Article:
Coming to think of it, was it ever really controversial? I am not sure as the first thing that comes to my mind when I think of street-art are names and wonders of Rivera, Tamayo, Orozco... Ok. Maybe it has always been really controversial!
How do the muralists relate to contemporary street-artists? The Mexican muralists were as political as they come and I suppose the contemporary ones are not neglecting that 'requirement' either - although much of their edge is based not only on their politics but also on their anonimity. But that is also changing!

The Independent  23/Apr/11 has an article (The world's biggest gallery, by Guy Adams) discussing how this genre is changing due to the internet and its far-reaching audiences, not to mention the big cash associated with some current street-art and/or street-artists... Don't miss their amazing slide-show.

And, check out JR's work in detail on his website. Or the old and powerful Chicano Art from the 1960s. Unmissable!

Painting conservation materializes 'warming ties' between China and Taiwan

A report on The Independent shows how conservation may mean much more than the mere physical reintegration of a painting. 
Two pieces of "Dwelling in the Fuchun Mountains", a 660-year-old painting  by Huang Gongwang have been held by separate institutions since1949 - one piece in Taipei, another in the Zhejiang province of China. They are about to be reunited for a 40-day exhibit in Taiwan, as a signal of warming ties between the governments of China and Taiwan. 

Thursday, 21 April 2011

Futureproof Plastics: symposium on plastics

Date: 18 May 2011
Venue: Bournemouth, UK

The V&A and  the Arts University College at Bournemouth are holding a FREE symposium on plastics. 
The day is being held in celebration of the EU funded Preservation Of Plastic ARTefacts (POPART) in museum collections project.

Attendance is free but numbers are limited so if you are interested please contact Susan Lambert on 01202 363121 or slambert[at] e-mail address is being protected from spam bots, you need JavaScript enabled to view it

Further information:

The Staffordshire Hoard Conservation Plan

The Staffordshire Hoard Conservation Plan is now online on the PAS webiste.

Monday, 18 April 2011

The Underwear Revolution at the Oxfordshire Museum

Sarah Morton, conservator at the Oxfordshire County Council Museum Service, is featured in an article at the BBC Website where she talks about the new exhibtion at the Oxfordshire Museum (which displays pieces from early Anglo-Saxon times to modernity). Sarah discussed this exhbition in a talk she gave at the UCL Institute of Archaeology last year; the BBC website reports her saying "People may never think of underwear in the same way again". ( ! )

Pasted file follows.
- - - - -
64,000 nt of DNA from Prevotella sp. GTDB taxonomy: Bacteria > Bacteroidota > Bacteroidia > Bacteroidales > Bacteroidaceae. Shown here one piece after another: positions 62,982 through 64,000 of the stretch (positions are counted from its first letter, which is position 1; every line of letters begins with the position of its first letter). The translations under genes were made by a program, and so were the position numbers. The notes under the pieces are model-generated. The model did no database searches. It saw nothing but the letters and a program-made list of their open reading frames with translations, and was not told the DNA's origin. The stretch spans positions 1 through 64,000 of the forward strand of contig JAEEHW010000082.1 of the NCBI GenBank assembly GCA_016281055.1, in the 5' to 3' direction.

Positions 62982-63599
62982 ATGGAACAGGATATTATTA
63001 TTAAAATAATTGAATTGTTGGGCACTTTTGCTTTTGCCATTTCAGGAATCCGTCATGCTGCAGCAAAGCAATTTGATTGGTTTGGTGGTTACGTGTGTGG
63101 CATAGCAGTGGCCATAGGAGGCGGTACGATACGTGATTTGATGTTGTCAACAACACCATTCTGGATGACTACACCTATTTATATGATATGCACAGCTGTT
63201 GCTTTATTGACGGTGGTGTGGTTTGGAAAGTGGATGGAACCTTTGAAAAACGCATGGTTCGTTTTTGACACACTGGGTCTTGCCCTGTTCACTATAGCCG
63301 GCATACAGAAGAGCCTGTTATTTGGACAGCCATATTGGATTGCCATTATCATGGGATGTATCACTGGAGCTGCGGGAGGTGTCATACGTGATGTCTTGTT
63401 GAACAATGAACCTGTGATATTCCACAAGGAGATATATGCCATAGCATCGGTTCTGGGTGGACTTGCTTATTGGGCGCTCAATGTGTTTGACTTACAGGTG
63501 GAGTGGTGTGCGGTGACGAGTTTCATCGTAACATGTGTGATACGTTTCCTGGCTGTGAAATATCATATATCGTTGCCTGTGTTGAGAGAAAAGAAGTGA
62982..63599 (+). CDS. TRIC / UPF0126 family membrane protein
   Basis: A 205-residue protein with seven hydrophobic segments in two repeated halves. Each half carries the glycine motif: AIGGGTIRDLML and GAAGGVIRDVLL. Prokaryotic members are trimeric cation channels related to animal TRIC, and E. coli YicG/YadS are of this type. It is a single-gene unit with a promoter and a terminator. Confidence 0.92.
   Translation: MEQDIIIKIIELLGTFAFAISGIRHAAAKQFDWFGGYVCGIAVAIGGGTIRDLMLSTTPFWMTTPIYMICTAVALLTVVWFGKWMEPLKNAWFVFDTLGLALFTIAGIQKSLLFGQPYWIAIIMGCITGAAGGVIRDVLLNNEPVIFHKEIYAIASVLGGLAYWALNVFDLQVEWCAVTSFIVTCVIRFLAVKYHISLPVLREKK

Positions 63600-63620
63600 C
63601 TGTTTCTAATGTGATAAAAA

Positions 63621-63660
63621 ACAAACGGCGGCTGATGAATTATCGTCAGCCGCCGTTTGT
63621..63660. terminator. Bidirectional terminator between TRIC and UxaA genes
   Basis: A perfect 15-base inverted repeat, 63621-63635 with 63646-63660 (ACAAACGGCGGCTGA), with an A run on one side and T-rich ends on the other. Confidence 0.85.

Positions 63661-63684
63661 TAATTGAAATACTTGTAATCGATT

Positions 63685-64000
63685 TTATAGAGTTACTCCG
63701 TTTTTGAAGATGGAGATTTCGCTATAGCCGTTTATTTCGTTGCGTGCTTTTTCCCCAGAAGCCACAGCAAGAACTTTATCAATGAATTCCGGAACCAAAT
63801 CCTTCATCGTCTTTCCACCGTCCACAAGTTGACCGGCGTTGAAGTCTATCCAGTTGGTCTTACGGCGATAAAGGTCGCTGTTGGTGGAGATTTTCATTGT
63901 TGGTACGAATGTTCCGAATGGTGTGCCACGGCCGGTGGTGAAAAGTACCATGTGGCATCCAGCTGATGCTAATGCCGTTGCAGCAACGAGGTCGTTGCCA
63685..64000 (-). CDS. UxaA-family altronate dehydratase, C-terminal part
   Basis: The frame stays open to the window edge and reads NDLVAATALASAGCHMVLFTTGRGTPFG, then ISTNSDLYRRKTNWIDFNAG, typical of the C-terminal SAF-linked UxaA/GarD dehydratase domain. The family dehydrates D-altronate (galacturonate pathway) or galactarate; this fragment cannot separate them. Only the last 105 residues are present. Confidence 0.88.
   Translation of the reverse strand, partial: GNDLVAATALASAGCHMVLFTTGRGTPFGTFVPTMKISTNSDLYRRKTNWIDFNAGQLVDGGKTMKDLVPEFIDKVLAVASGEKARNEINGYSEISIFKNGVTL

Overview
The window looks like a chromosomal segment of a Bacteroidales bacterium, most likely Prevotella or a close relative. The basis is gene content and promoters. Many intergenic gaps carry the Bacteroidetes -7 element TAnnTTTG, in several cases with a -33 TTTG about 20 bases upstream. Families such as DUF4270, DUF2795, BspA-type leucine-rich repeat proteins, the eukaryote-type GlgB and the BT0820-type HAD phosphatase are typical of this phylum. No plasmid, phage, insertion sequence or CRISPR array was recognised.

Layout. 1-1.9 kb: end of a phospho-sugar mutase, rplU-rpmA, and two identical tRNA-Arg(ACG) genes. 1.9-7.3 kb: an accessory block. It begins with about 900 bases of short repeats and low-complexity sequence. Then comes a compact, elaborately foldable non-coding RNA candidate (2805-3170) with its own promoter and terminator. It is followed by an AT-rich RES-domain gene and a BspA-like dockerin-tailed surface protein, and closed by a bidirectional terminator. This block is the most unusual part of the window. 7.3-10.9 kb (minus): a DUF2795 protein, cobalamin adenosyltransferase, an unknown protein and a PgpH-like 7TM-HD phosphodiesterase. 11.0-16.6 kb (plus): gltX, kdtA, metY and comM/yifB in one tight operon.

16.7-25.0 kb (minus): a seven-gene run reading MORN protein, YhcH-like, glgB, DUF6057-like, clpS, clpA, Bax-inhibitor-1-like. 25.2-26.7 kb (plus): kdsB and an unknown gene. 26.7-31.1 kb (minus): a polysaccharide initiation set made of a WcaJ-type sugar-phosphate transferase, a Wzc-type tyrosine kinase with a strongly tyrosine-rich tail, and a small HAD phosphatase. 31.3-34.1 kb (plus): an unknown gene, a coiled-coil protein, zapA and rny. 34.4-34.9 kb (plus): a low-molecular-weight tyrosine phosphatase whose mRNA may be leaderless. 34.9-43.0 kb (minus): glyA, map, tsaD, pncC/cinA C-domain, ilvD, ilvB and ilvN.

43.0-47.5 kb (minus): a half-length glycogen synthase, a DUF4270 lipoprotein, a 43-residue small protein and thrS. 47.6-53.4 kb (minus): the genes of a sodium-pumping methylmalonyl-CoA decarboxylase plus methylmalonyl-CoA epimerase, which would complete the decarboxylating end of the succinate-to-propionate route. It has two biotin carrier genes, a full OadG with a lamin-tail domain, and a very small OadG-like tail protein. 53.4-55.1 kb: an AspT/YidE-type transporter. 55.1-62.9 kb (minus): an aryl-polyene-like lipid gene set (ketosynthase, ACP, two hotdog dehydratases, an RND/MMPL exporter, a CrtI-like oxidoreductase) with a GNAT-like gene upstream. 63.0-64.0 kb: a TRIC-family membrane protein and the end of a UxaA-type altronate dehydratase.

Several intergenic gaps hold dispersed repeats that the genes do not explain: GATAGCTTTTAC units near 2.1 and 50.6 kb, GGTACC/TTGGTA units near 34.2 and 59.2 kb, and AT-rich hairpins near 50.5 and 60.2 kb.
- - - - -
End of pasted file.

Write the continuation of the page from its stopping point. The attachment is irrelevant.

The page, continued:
See the whole article on the BBC Website, and don't miss the exhibition, open until 12th June.

The Oxfordshire Museum is at Fletcher's House, Park Street, Woodstock, OX20 1SN

Thursday, 14 April 2011

Development vs conservation (?)

Aynak, Afghanistan, located about 20 miles from Kabul holds one of the country’s most important Buddhist sites (comparable to Hadda and Bamiyan). However, it is currently under threat because it sits on a large copper deposit -- for which a Chinese state-owned company agreed to pay £1.9bn for the extraction rights.  For details, see the excellent article by Jon Boone, published by the Guardian in November 2010.  

The Art Newspaper tells of a rescue excavation in operation right now. Intricate stupas have been revealed, with vaulted corredor and various important finds, such as a 7 metre-long reclining Buddha, wall paintings, a pair of large feet, an ancient wooden (!) Buddha, among other things. Some of these finds have been transferred to the National Museum in Kabul, where they were on display. The site suffered from widespread looting in the early 2000s, hence the statues with missing heads, or feet without bodies.

Although the mining project will bring significant revenue to the country it is not clear how much sustainable development it will bring to the region. Or, for that matter, how much of it will revert into actual improvements for the local population. There are, however, reports of governmental plans to build a new museum near Aynak, and of moving some of the stupa bases and reconstructing them in the new museum.

Despite the imminent loss of important archaeological remains, not to mention the overall impact on the environment, the mining project has not received much international attention.

Filling and retouching symposium + Call for papers on vellum and parchment

Two very different and interesting conservation 'events' in the near future. The Stichting Restauratie Atelier Limburg (SRAL) is organizing a symposium on filling and retouching. And the Journal of the Institute of Conservation is calling for papers for an issue dedicated to parchment and vellum. See details below.

Filling and Retouching: Paintings and Painted Surfaces
Monday 23 May 2011 09-30-17.00

Will take place at the Bonnefanten Museum, Maastricht.

The symposium will highlight materials and techniques used for filling and retouching lacunae in finishing layers.
Registration deadline: 1 May 2011
Cost: Euro 85 euro and Euro 40 student
Registration forms are available on request at info [at]

Parchment and Vellum Special Issue

The Journal of the Institute of Conservation